“Some texts in the Bible, both in the Old and New Testament have what some scholars have termed “texts of terror.” Usually, these are texts that scholars consider to be offensive or disconcerting to contemporary sensibilities. These might include passages that condone slavery, genocide, and polygamy, just to name a few. Many of these texts are troubling, for these scriptures, although inspired, speak to a different time, culture and context. Some of these are at odds with present-day understandings. Included among those texts is this morning’s gospel reading about divorce.
As one who is divorced, I approached this passage with some fear and trepidation, and maybe a little guilt. But let me state that I do not advocate divorce except as last resort, after other options for working through the marriage have failed or in cases of the physical or emotional safety of family members. Yet, statistics show that currently about 45% of first marriages end in divorce, and subsequent marriages show an even higher percentage. Personally, my divorce after 26 years of marriage followed two years of personal professional counseling as well as spiritual direction, in addition to joint counseling, which was not successful. While I am not proud of my attribute, we both truly feel that in the end, this was the right thing for us to do. Thus, I am of the opinion that divorce should not be approached casually, as an easy out; just as marriage should neither be entered into lightly, but responsibly and prayerfully– and with counseling. And even that is no guarantee of success.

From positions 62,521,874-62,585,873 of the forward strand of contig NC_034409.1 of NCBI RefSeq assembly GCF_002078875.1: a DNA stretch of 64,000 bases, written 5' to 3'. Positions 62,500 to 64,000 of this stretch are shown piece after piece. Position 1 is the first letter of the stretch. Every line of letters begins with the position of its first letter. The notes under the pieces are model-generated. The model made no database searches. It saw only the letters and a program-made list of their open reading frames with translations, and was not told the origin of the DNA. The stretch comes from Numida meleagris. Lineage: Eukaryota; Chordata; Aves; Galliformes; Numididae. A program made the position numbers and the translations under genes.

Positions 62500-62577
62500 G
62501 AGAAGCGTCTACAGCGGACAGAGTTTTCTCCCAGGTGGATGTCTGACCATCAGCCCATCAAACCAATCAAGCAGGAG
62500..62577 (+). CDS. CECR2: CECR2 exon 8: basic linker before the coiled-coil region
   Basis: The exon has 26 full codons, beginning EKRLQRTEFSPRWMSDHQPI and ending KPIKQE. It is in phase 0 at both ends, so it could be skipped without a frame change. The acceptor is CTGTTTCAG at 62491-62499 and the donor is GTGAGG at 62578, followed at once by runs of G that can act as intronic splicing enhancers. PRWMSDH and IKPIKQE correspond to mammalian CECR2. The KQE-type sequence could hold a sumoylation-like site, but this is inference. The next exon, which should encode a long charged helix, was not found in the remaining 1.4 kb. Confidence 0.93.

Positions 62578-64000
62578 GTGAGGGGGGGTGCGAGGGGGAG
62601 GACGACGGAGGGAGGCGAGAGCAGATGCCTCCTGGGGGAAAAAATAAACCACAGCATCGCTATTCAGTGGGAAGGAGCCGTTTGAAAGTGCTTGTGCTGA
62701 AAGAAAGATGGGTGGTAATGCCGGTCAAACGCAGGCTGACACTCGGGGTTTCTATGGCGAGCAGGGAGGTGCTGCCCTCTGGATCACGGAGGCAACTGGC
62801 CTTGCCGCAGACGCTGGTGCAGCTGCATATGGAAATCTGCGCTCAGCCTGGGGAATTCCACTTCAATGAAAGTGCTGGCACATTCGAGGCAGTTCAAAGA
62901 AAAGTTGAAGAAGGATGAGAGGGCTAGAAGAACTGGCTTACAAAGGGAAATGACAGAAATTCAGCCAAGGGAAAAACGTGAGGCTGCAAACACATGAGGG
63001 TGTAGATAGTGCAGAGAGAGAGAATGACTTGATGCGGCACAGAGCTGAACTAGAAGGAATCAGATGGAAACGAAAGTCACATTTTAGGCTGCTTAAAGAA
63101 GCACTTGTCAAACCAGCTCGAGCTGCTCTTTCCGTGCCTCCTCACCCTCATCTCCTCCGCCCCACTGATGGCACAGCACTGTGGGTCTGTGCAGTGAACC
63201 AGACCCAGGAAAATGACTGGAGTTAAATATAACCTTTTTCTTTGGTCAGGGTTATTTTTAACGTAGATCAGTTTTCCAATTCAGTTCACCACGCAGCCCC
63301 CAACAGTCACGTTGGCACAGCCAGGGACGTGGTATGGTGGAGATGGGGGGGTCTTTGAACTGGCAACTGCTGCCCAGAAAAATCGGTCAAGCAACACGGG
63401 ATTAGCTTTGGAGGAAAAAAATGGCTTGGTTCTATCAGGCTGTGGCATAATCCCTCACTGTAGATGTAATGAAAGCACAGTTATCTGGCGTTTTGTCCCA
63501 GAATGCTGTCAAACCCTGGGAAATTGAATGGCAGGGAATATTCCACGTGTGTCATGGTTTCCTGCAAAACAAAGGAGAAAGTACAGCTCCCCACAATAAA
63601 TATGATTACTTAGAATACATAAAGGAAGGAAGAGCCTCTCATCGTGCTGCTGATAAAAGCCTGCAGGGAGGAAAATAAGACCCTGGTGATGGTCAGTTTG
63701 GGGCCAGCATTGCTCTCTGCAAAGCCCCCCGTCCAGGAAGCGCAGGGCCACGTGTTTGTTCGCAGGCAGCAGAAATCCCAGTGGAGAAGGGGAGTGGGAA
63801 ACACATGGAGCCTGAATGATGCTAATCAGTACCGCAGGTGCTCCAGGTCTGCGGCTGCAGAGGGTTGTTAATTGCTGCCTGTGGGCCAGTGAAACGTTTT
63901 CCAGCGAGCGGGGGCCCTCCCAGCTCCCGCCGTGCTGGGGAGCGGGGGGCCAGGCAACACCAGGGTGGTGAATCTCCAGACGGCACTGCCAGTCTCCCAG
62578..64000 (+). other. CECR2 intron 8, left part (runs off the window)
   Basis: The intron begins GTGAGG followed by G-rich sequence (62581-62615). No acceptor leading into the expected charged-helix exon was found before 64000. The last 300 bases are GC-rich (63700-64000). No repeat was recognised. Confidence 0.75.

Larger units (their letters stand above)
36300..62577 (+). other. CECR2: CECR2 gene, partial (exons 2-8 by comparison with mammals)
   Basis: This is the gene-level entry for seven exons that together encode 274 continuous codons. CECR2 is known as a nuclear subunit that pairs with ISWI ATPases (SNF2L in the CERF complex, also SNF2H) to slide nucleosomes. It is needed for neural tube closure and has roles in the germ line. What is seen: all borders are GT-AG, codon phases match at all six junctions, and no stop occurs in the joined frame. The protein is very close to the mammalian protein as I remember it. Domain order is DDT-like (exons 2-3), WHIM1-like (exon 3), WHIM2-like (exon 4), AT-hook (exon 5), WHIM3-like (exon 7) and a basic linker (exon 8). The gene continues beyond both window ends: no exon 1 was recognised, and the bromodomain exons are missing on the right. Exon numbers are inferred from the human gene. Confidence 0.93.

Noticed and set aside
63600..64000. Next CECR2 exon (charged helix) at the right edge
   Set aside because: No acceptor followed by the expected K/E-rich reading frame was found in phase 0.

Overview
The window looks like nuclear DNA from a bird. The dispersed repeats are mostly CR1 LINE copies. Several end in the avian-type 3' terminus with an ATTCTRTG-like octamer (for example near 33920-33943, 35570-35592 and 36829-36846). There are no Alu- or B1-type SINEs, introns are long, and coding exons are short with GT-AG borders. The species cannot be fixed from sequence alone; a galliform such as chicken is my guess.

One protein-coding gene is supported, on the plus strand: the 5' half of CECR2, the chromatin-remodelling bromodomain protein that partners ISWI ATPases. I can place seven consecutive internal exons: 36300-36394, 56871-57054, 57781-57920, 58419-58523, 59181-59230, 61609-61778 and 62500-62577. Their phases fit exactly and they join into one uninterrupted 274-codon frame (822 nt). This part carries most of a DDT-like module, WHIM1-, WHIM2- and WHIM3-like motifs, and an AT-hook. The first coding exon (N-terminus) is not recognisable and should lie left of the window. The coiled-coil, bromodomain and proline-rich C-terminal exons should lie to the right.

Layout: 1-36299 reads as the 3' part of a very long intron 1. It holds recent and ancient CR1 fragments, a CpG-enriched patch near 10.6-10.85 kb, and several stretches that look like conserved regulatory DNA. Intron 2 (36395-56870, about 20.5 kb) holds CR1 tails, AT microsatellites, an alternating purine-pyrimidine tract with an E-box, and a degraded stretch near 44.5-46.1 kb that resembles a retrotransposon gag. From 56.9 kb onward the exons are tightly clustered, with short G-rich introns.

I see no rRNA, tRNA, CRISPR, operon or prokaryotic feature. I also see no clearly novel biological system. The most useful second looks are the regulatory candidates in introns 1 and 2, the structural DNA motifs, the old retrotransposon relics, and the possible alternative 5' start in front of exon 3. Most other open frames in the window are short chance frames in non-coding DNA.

That being said, let’s look at our reading for this morning in its historical framework and its entirety to get a better picture of passage. Mark sets up the scene: “Some Pharisees came and to test him, and asked ‘Is it lawful…’” Did you catch that? This was never intended to be a conversation about love, marriage, and divorce. It’s a test. Moreover, it’s not even a test about divorce, but about the law. There were at the time several competing schools of thought about the legality of divorce. Not so much about whether divorce was legal – it was and everyone agreed upon that – but rather under what circumstances. And with this test question, the Pharisees were trying to pin Jesus down, trying to label him, trying to draw him out and perhaps entrap him so that they know better how to deal with him.
And Jesus, of course, is having none of their game. He deflects their question away from matters of the law and turns it instead to relationship. Particularly, to God’s hope that our relationships are more than legal matters, but rather, relationships that will help us to have and share a more abundant life. Hence the turn to Genesis: questions of marriage and divorce, he argues, aren’t simply a matter of legal niceties, but rather are about the Creator’s intention that we be in relationships of mutual dependence and health.
In fact, Jesus goes one step further and takes what had turned into a legal convenience – typically it was the man who sought a divorce – and pushes his verbal adversaries to see that this law – indeed, all law – was and is intended to protect the vulnerable. When a woman was divorced, she lost pretty much everything – status, reputation, economic security, everything – so how can they treat this as a convenience? Jesus asks, let alone a debate topic. The law, as given to Moses and to us, is meant to protect the vulnerable and hurting, and every time we use it for another purpose, we are twisting it from the Creator’s plan and, indeed, violating it in spirit if not in letter.
It seems, too, that Jesus isn’t speaking here about individuals; rather, he’s making a statement about the kind of community we will be. In fact, he’s inviting us to imagine communities centered in and on real relationships; relationships founded on love and mutual dependence, fostered by respect and dignity, and pursued for the sake of the health of the community and the protection of the vulnerable.